When is an Expert not an “Expert”?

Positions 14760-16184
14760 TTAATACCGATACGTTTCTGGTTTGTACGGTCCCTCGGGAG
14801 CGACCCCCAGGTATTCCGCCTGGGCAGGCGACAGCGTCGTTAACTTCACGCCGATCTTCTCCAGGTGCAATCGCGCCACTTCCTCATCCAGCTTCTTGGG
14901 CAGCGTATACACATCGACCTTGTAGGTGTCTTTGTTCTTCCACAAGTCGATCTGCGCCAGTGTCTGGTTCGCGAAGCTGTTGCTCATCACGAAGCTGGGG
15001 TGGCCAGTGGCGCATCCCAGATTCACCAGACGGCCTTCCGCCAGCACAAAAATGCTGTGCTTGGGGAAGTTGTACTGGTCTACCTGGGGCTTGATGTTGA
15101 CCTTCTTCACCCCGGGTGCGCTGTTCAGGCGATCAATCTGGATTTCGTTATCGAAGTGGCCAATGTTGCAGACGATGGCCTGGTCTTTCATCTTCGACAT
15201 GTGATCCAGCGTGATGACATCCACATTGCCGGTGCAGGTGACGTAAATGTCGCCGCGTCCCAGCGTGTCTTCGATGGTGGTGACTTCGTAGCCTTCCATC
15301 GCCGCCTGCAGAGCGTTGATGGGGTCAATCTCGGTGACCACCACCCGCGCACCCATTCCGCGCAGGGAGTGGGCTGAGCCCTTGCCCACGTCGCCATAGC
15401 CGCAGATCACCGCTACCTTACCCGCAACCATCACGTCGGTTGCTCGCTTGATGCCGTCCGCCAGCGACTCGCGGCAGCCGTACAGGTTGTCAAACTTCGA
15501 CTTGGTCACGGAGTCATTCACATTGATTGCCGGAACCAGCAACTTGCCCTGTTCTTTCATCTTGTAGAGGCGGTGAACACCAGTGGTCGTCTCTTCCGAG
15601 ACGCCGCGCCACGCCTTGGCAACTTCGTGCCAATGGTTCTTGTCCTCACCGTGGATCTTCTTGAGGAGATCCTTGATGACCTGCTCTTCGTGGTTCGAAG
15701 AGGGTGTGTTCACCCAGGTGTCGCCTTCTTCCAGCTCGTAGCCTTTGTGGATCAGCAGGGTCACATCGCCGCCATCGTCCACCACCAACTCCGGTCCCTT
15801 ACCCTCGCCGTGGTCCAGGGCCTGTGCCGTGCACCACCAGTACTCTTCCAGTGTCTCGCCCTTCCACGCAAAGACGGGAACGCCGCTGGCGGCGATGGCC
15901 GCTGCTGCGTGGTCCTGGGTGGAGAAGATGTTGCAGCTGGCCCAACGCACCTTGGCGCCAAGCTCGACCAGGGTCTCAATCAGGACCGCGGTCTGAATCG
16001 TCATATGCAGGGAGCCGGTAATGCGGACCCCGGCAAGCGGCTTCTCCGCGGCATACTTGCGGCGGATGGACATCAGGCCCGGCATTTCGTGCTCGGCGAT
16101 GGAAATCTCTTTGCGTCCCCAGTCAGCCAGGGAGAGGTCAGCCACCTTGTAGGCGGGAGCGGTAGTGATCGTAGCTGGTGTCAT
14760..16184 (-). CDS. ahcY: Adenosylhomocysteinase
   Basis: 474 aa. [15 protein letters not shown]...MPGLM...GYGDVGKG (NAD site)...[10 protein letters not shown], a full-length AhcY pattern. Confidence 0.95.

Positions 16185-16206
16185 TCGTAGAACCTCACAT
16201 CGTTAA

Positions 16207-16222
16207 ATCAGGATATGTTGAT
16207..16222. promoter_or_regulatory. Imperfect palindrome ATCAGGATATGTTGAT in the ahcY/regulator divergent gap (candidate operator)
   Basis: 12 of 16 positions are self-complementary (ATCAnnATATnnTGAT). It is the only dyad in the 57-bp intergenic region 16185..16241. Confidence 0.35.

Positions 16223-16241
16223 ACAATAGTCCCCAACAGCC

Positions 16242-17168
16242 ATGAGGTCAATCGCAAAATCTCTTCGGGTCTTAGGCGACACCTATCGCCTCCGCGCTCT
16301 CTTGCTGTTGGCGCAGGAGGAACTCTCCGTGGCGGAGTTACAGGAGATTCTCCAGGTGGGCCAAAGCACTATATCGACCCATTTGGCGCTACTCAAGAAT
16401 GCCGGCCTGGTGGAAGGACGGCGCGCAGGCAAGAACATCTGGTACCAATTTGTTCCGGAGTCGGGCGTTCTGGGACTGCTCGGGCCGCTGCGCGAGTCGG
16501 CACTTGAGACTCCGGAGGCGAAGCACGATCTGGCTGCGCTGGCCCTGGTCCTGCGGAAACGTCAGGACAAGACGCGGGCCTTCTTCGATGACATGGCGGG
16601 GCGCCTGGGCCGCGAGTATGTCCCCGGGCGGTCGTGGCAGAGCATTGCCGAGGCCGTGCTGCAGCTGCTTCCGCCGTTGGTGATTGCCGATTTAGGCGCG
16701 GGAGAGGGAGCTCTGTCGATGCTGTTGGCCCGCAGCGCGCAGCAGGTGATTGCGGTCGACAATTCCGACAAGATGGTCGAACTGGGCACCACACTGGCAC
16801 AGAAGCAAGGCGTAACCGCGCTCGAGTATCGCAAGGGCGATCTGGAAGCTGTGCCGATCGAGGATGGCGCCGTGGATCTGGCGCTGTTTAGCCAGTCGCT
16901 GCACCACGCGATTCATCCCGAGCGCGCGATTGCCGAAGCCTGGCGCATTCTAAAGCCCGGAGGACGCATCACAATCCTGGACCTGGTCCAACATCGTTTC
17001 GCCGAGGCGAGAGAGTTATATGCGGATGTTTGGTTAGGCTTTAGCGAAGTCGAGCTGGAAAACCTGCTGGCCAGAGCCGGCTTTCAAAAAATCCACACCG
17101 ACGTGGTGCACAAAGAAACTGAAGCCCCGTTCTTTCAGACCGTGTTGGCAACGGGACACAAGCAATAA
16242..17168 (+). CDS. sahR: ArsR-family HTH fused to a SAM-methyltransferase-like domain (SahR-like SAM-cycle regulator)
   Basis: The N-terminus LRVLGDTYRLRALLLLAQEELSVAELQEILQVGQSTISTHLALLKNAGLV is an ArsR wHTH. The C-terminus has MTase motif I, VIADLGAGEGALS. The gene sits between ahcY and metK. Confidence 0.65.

There is a persistent and widely-held belief that it is unethical for a Colorado lawyer to call him/herself an expert, even if s/he is one. Take, for example, John Moye and Cathy Krendl. No Colorado lawyer would seriously contend that John and Cathy are not experts in the field of corporate law. Each has taught the subject at well-regarded law schools and countless CLEs, written treatises on the subject, practiced in the field for decades, been involved in the development of the Colorado Corporation Code, and been frequently qualified as an expert witness in corporate law. Both are widely recognized by their peers as among the very best in their field. If John and Cathy are not “experts” in corporate law, no one is. Yet – and reserving for later the pragmatic question of whether they ought to – conventional ethical wisdom is that were either to actually hold him/herself out as an “expert” in corporate law s/he would burn in hell for eternity – or, worse, be summoned before the Office of Attorney Regulation Counsel and consigned to diversion and Ethics School. 

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